Marking 25th anniversary of China’s Tiananmen Square takes creativity
Show tunes. Confetti. A deck of cards. Rubber ducks. A pornographic video.
These are some of the props in the annual games underway in Beijing as the most sensitive day of the year approaches. Wednesday is the 25th anniversary of the day when Communist Party leaders sent the military to clear pro-democracy students from Tiananmen Square.
Every year, political activists try to commemorate the hundreds if not thousands of people who died in the crackdown, and the Chinese government tries to prevent them, a cat-and-mouse game as classic as “Tom and Jerry.”
Except in China the mouse rarely wins.
One activist group, using the website backtotiananmen.com, is calling for people to flock to the square on Wednesday. Since it is impossible to hold banners or chant slogans without risking immediate arrest, the organizers suggest that people sing “Do You Hear the People Sing?” from “Les Miserables” — the tune from the finale in which Parisians rise up against tyranny.
“If they are too frightened to sing, they can just hum the tune,” said Wen Yunchao, an activist now in New York. “And if they can’t hum, they will show their support just by being there.”
Wen’s group found a unique way to publicize its movement: When a video leaked onto the Internet last month that purportedly shows a soap opera actress in a sex act, the group edited it to add in messages to show up at the square June 4. Of course, Chinese censors removed the video — pornography is banned along with political activism in China — but not quickly enough.
“It had already been downloaded thousands of times,” Wen said.
There are other ways of commemorating the day short of actually demonstrating. Activists also suggest that people toss white paper, confetti-style, from high-rise buildings in Beijing to mourn the spirits of those killed at the square.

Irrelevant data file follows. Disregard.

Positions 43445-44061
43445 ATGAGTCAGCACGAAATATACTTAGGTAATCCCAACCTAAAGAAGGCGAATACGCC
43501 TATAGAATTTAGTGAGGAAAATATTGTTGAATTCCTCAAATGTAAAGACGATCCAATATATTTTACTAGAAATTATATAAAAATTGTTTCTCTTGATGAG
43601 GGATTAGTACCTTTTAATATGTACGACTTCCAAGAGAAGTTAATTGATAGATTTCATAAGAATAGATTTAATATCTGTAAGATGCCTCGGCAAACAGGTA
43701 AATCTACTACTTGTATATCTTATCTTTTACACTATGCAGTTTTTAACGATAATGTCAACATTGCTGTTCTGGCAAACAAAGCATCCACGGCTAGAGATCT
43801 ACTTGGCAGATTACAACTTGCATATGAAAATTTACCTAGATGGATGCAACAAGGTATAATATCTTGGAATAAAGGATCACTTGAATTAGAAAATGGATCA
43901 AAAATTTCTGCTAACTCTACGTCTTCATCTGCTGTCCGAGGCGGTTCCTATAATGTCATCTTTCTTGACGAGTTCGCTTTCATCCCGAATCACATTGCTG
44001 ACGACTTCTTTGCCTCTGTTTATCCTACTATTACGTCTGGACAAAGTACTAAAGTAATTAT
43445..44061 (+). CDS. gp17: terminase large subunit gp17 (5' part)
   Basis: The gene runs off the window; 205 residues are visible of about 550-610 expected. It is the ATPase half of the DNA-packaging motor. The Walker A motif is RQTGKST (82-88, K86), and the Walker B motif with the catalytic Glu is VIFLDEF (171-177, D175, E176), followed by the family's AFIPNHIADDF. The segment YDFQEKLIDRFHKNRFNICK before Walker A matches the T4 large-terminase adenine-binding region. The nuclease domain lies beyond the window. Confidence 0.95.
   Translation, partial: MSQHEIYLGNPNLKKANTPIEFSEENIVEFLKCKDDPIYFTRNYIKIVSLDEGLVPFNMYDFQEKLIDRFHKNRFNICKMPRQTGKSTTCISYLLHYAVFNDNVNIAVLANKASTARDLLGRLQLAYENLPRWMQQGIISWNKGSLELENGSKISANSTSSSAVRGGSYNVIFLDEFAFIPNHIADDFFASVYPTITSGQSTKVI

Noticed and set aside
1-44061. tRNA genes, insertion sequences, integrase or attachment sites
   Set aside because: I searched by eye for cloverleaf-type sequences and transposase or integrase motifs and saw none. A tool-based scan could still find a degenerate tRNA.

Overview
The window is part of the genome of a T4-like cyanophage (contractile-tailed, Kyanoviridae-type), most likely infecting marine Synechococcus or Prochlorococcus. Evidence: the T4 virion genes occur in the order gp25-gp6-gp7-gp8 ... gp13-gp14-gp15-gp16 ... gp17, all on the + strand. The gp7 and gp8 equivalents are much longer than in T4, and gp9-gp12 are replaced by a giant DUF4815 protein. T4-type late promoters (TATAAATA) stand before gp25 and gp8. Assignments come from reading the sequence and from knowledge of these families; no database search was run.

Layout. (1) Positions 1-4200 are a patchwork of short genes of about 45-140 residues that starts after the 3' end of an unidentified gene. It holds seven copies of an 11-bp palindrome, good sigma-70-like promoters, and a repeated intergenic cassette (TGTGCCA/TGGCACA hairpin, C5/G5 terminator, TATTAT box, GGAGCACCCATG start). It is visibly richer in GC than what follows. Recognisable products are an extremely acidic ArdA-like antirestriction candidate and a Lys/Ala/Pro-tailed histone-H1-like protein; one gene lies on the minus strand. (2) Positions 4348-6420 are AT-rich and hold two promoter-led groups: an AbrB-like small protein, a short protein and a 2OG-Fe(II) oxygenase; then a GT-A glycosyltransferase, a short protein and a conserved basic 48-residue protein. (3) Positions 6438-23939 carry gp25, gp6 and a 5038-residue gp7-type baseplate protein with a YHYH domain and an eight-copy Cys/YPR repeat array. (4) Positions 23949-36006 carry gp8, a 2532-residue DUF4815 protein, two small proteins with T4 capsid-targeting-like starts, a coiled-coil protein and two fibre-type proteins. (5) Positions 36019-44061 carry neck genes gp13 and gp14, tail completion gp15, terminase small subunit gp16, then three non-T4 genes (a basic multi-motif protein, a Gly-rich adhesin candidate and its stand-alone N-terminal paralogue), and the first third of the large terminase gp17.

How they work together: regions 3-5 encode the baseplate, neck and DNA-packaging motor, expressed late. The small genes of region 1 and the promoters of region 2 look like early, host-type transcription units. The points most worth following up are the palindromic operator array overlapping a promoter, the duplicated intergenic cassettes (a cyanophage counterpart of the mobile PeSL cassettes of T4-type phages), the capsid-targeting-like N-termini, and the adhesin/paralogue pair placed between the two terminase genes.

Most of the activists organizing such events are overseas, not surprising given that the government has shown zero tolerance for anybody so much as mentioning Tiananmen. People have been detained or placed under house arrest to prevent them from holding activities marking the anniversary.
Amnesty International said last week that dozens of people had been confined, including the Beijing-based activist Hu Jia, who threatened to hold a hunger strike to commemorate the anniversary, and the now-elderly parents of the students killed in 1989. Also detained are people who held commemorative events in their homes.
“This year is the first time that events held in private behind closed doors were banned,” said Louisa Lim, author of the recently published “The People’s Republic of Amnesia: Tiananmen Revisited,” about the suppression of memories about the event.
Commemorating clearly requires creativity. Puns and euphemism come in handy. The crackdown on the pro-democracy movement is usually referred to in China simply by the date, June 4, and the numbers 6/4 are used to convey the enormity of the tragedy in much the same way Americans refer to the attacks of Sept. 11, 2001, as 9/11.
One activist took a picture at the square showing playing cards displaying 8964, in reference to the date, and AK47, referring to the rifles.
During the 20th anniversary in 2009, activists managed to slip an advertisement into a newspaper showing people standing in contemplation on a mountain, six on one side and four on another.
Because censors will often block references to the date, people sometimes refer to it as May 35. Or 63+1 or 65-1. As the date gets closer, even words as innocuous as “tomorrow” and “today” are often banned from the Chinese Internet.
Other people play with the most famous image of the protest movement: the lone activist who has come to be known as “Tank Man,” photographed standing in front of a column of military tanks. Homages to the famous photograph abound.
Last year, an artist posted a photo mash-up of the activist online, but substituted giant rubber ducks for the tanks. Another used mock-ups of tanks made out of Legos.
In 2008, the Beijing News, in an article about Pulitzer Prize-winning photographer Liu Heung Shing, apparently inadvertently published another iconic photograph, which shows a bicycle cart driver transporting two young men who had been shot to the hospital.
So successful had the Chinese government been in scrubbing memories of Tiananmen Square from the public consciousness that the editors at Beijing News didn’t recognize the image.
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